Proper Inflation

Driving on any tire that does not have the correct inflation pressure is dangerous. Recent research by the National Highway Traffic Safety Administration (NHTSA) indicates about 30% of cars and light trucks have at least one tire under-inflated by 8 psi or more (DOT HS 809 317). Under-inflated tires and overloaded vehicles are the leading cause of tire failure. It is extremely difficult to tell just by looking at your tires if they are properly inflated.

Purchase an accurate tire gauge and check your tire pressures at least once a month along with their overall condition. Proper inflation pressure for your tires may be found in the vehicle owner's manual or the vehicle's tire information placard. If you have changed your tire size, ask the tire dealer for the new recommended inflation pressure. Never exceed the maximum pressure indicated on the tire sidewall.

Making sure that your vehicle is operating with properly inflated tires will make you safer on the highways and increase fuel savings.

Where To Find The Correct OE Inflation Pressure

You will find the original equipment (OE) recommended pressure on a placard or sticker in the door jam, glove compartment or near the gas cap. If your vehicle does not have a placard, check the owner's manual or consult the vehicle manufacturer, tire manufacturer, or your local tire dealer. The tire placard tells you the maximum vehicle load, the cold tire pressure, and the tire size recommended by the vehicle manufacturer. Air pressures may be different for front and rear tires. If your vehicle no longer is equipped with the OE size tires, consult your Toyo dealer for proper inflation information.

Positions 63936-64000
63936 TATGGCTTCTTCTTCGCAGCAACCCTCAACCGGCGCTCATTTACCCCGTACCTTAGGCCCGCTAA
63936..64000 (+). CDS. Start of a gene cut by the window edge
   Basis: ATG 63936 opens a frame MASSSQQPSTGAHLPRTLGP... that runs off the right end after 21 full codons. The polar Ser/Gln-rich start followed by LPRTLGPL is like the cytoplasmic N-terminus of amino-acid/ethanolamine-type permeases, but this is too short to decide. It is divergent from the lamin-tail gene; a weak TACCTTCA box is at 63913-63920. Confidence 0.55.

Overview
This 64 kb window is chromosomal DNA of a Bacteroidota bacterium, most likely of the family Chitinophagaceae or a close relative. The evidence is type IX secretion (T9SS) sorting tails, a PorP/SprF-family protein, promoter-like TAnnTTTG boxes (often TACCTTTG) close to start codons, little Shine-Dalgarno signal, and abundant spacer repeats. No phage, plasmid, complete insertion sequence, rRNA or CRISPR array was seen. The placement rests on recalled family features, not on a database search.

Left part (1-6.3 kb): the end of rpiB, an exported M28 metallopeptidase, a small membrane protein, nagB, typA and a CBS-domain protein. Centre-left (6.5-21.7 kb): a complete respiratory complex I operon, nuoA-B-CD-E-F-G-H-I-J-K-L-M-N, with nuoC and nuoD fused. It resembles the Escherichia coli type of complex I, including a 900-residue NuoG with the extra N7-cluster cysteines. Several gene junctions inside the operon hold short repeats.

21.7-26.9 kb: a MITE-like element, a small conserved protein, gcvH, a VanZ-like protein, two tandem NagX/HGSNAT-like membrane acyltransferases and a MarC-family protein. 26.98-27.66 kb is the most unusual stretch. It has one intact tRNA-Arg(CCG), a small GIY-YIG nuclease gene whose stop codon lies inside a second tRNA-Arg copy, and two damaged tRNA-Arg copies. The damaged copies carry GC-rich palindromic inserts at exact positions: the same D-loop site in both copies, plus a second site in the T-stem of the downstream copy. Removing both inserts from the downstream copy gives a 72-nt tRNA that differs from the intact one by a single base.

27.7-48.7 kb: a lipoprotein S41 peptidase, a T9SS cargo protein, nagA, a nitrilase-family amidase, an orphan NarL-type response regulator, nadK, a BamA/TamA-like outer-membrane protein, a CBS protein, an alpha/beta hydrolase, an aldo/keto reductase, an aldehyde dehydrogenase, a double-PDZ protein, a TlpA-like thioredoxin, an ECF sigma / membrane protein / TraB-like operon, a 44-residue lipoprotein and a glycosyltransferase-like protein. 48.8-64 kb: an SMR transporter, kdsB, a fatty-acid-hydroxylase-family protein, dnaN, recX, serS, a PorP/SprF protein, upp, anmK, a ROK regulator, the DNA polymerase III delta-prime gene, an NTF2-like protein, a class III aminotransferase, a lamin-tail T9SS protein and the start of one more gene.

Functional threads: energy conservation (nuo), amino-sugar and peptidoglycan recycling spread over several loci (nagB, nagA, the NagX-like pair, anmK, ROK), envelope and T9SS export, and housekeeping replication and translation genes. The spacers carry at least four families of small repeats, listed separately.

Tire Pressure Placard

When To Check Tire Pressure

Check inflation pressure, including the spare, at least once a month and before every long road trip. Tires must be checked when they are cold which means you have driven less than one mile on them. If you must drive over a mile for air, measure and record the under-inflation amount of each tire. Upon arriving at the service station, measure each tire's inflation again and if the pressure has increased, adjust the amount of additional air pressure needed. For example, if cold pressure should be 35 PSI, but cold pressure was 28 PSI, and current pressure is 33 PSI, you should inflate the warm tires to 40 PSI and recheck them again when cold.

Checking Tire Pressure

How Do Tires Lose Pressure?

Tires lose pressure naturally through the process of permeation or, air passing through the pores of the tire. Changes in outdoor temperature can affect the rate at which tires lose air. This change is more pronounced in hot weather. Generally speaking, a tire will lose one or two pounds of air pressure per month in cool weather and even more in hot weather. Remember, underinflation is the leading cause of tire failure, so check inflation pressure regularly.

Other Tips